New world dating site
So it's a whole new world for dating – sign up, meet your perfect match, fall in love and maybe do a duet together accompanied by some singing animals…
By Sarah Sahagian Aldous Huxley’s classic dystopian novel Brave New World tells the tale of a hierarchical futuristic society where people do not date outside their standing.
Whether you’re in the market for an Ashton Kutcher, Kim Kardashian or Taylor Swift doppelgänger, their database will help you find them.
While Ahrens and his team invented their app to save time they otherwise would have wasted Tindering, it has the effect of privileging those people deemed most conventionally attractive.
Yes, users on apps like Tinder or Ok Cupid are more likely to swipe right on the Liam Hemsworth lookalike and the lawyer in the bespoke suit, but they all must mingle in larger, less filtered pools of singles seeking companionship.
Subsets based on looks and class not only eliminate a level of spontaneous romance, they risk furthering the divisions that appearance and social standing already inhabit.
A person in San Francisco could message someone in Singapore with the click of a button, and communities would bond in anonymous chat rooms without the faintest clue of what anyone looked like.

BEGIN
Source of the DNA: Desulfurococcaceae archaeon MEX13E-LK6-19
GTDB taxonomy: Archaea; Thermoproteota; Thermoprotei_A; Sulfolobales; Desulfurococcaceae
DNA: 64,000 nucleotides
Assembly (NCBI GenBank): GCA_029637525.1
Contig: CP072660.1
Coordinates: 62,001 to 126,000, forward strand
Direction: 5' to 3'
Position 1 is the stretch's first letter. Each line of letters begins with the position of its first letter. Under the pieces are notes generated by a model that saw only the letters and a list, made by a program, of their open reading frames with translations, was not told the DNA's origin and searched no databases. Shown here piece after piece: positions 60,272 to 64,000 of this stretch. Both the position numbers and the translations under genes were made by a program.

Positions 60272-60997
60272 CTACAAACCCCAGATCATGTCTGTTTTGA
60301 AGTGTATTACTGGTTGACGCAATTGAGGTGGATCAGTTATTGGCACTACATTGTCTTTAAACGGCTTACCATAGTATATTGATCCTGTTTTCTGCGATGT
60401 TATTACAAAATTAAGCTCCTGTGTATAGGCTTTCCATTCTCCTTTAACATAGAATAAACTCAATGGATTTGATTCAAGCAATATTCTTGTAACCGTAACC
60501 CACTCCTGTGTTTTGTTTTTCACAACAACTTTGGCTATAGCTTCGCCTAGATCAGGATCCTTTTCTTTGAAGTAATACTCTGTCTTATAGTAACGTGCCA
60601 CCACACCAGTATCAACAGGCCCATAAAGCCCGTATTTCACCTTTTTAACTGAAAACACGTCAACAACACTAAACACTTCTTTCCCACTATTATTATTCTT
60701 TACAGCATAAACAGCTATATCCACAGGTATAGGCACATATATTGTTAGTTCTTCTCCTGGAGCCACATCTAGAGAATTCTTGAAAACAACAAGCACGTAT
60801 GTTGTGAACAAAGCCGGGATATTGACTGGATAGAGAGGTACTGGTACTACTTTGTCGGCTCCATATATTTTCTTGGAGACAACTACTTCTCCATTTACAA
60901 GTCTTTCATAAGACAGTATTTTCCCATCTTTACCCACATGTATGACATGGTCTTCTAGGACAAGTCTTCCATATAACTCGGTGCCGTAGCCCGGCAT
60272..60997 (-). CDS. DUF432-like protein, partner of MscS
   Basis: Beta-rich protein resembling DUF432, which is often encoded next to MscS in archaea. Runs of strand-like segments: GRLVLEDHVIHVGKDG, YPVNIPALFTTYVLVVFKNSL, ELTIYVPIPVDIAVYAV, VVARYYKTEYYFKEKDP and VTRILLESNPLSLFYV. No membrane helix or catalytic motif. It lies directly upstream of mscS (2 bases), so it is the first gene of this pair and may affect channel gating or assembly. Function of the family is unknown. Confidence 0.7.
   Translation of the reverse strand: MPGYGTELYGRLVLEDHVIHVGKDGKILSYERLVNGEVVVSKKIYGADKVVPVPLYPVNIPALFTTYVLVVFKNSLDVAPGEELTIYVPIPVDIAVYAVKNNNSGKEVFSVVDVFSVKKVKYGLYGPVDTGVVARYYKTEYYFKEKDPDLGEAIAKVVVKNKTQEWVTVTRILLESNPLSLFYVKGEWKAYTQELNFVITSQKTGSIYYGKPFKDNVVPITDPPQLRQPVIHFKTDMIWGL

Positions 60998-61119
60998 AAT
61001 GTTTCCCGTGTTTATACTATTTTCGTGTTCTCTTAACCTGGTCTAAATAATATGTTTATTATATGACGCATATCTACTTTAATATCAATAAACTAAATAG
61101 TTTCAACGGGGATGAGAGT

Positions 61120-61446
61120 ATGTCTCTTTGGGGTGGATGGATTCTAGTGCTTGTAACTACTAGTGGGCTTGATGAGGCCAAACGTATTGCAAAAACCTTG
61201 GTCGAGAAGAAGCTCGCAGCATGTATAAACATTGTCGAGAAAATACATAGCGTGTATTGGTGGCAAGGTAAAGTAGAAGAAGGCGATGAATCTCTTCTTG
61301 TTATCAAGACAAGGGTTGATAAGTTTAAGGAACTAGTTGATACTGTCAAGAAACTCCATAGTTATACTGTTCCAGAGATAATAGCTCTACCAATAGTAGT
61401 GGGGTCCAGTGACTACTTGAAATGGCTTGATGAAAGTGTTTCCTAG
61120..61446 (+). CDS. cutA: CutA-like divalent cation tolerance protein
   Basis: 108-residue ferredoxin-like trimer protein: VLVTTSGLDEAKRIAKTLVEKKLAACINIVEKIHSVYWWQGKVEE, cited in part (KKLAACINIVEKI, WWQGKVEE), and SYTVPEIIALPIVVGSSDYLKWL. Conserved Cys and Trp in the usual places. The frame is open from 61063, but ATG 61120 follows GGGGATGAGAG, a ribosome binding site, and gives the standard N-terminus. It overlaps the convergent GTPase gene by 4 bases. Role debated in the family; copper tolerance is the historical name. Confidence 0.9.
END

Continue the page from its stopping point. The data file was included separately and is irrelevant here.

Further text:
Explicit about its mission to match privileged people with one another, it brands itself as “Tinder for elites.” Unlike most dating apps – which are open to the general public – The League vets each and every potential user.
It prides itself on its curated database of successful, sexy singles who just want to find love.
Apparently, it hasn’t occurred to said singles that it is possible to find a partner outside of The One Percent.
Launched in 2015 by Carnegie Mellon grad Amanda Bradford, The League, the dating app with the on-the-nose name, employs people to go through potential members’ Linked In and Facebook profiles.